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Alumni Profile James Purriccello

James Purriccello

2009-2011 Fellow
4th year medical student, Johns Hopkins Medical School

1. What impact did the Sarnoff Fellowship year have on your career?

Sarnoff has had four durable effects on my career so far. First, it introduced me to fantastic mentors and thoughtful scientists. These are people who continue to influence my thoughts about medicine, research, and life in general. Second, it gave me a chance to foster an interest in medical research, and to discover a particular interest in human genetics. I became so interested, in fact, that I asked for a second year to continue my research, and the Sarnoff Fellowship was generous enough to support that. Third, its timing was serendipitous. A month before the second year of my Sarnoff Fellowship ended, I got a chance to work at an education technology startup with my brother. This was ideal timing, allowing me to experience the business world for a year before returning to complete medical school. Fourth, distance makes the heart grow fonder. At least, it was true for me that after years away from clinical medicine, I was excited to get back to it.

2. Why should medical students consider the Sarnoff Fellowship apart from other programs?

Sarnoff is a society of lifelong mentorship and sincere mutual interest. This is the distinguishing feature of the Sarnoff Fellowship. This is not simply something that goes onto a resume; it is a living organization that takes an interest in what you do throughout your career.

For applicants, there is a valuable pragmatic difference between Sarnoff and most other programs. While your Sarnoff application does include a research proposal, you do not have to select a PI prior to applying. You get funded first, and get to search for a lab that will be a good fit second. This leads to a very pleasant dynamic on the interview trail.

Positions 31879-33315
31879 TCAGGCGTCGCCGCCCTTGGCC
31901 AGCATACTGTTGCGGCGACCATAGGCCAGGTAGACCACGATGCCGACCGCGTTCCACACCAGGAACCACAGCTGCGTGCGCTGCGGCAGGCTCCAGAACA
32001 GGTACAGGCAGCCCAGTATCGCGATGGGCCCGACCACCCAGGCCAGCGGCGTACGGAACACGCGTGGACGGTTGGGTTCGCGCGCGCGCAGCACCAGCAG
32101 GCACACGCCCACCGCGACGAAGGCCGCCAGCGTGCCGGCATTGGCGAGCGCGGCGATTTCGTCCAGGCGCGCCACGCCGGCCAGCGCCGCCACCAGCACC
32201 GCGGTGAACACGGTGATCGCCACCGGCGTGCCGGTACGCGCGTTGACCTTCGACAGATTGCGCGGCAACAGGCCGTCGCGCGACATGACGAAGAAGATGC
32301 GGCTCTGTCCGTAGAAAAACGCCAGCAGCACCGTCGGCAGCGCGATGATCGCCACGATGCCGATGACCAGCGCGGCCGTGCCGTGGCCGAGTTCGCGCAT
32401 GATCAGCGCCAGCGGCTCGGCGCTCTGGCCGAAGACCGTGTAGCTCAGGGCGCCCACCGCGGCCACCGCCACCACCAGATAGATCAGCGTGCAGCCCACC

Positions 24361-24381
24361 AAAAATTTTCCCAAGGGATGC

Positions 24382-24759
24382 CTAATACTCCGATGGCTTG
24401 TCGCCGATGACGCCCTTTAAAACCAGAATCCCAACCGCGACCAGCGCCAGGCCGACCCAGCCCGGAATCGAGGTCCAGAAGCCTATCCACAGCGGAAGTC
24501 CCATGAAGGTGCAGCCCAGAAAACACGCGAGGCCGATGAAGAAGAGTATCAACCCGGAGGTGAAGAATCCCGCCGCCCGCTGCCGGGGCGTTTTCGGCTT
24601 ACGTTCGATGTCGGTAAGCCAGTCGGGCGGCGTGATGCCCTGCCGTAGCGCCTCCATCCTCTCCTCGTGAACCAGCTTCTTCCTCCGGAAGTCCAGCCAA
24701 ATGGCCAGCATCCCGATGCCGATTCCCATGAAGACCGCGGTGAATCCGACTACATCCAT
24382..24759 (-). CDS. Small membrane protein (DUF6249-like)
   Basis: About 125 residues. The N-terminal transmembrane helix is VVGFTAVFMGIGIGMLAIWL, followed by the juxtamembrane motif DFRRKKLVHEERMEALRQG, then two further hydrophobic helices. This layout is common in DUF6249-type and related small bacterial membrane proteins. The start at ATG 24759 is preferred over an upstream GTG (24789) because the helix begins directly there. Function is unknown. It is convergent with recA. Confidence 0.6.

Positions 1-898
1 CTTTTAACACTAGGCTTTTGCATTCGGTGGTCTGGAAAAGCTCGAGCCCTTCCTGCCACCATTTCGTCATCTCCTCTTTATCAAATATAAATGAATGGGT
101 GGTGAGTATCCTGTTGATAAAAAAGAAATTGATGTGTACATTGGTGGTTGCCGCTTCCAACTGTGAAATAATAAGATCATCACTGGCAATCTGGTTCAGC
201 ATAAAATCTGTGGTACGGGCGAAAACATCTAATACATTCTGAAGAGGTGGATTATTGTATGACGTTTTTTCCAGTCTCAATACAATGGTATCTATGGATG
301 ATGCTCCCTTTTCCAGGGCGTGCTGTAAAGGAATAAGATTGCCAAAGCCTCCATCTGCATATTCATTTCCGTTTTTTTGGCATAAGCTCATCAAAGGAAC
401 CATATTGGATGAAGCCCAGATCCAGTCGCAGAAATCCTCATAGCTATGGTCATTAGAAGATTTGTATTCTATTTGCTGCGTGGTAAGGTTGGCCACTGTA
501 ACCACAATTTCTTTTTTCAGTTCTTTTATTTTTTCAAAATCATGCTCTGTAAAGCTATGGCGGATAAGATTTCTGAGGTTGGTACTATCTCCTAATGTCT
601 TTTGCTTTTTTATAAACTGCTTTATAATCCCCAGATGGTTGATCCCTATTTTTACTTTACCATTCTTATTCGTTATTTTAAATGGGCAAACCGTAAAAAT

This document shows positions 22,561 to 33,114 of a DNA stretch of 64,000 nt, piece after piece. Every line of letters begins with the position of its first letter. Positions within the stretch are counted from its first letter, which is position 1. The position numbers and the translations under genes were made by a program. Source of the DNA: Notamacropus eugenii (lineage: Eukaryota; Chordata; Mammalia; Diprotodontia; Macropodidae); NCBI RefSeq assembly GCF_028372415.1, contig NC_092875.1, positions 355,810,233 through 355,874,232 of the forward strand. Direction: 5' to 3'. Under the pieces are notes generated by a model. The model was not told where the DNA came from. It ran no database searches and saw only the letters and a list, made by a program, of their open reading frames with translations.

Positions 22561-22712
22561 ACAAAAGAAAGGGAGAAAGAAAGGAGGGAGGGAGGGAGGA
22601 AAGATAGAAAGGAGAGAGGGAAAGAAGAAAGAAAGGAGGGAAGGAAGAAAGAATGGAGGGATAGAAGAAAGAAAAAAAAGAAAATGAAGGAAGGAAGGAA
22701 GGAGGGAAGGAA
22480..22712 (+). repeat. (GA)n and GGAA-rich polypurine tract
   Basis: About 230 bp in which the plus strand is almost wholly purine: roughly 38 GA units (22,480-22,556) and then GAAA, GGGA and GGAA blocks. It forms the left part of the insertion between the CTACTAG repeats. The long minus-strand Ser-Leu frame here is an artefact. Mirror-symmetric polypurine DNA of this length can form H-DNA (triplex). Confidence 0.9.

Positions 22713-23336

3. What are your professional aspirations?

I hope to build a career blending cardiovascular medicine, genetics, programming, and entrepreneurship. Step one involves applying to Internal Medicine residency, which I will do as soon as I finish writing this, so I should probably stop being so wordy.

4. What is your greatest professional accomplishment?

Teaching at Math and Science for Minority Students (MS2) at Andover one summer, a colleague and I created a new programming course and taught it to our first batch of high school students. I think that the way for us, as a society, to get great physicians and research scientists (aside from encouraging immigration) is by generating excitement for science, technology, engineering, and math in people of all ages.

5. What is your most memorable Sarnoff moment?

Naturally, there are one or two, or perhaps a few dozen, but certainly under a hundred good-natured hijinks that I would love to tell you about but which should forever remain part of oral tradition only, so I am left with slimmer pickings. After my research presentation at the annual meeting, the Dr. Helen Hobbs asked a totally fair question about my lab’s work. I recall stumbling around, possibly repeating the words of her question back to her in a random order, and eventually emitting some semblance of an answer—never mind that I had prepared an answer for this type of question in advance. That was awesome, but maybe in the Biblical sense rather than in the Bill & Ted sense.

6. What are your hobbies?

I like to run for fun and to program for… fun? (Yes, it is fun, it’s just taboo to say it.) Snowboarding is a fantastic hobby when I live close enough to mountains. And if someone out there wants to teach me to sail, call me.

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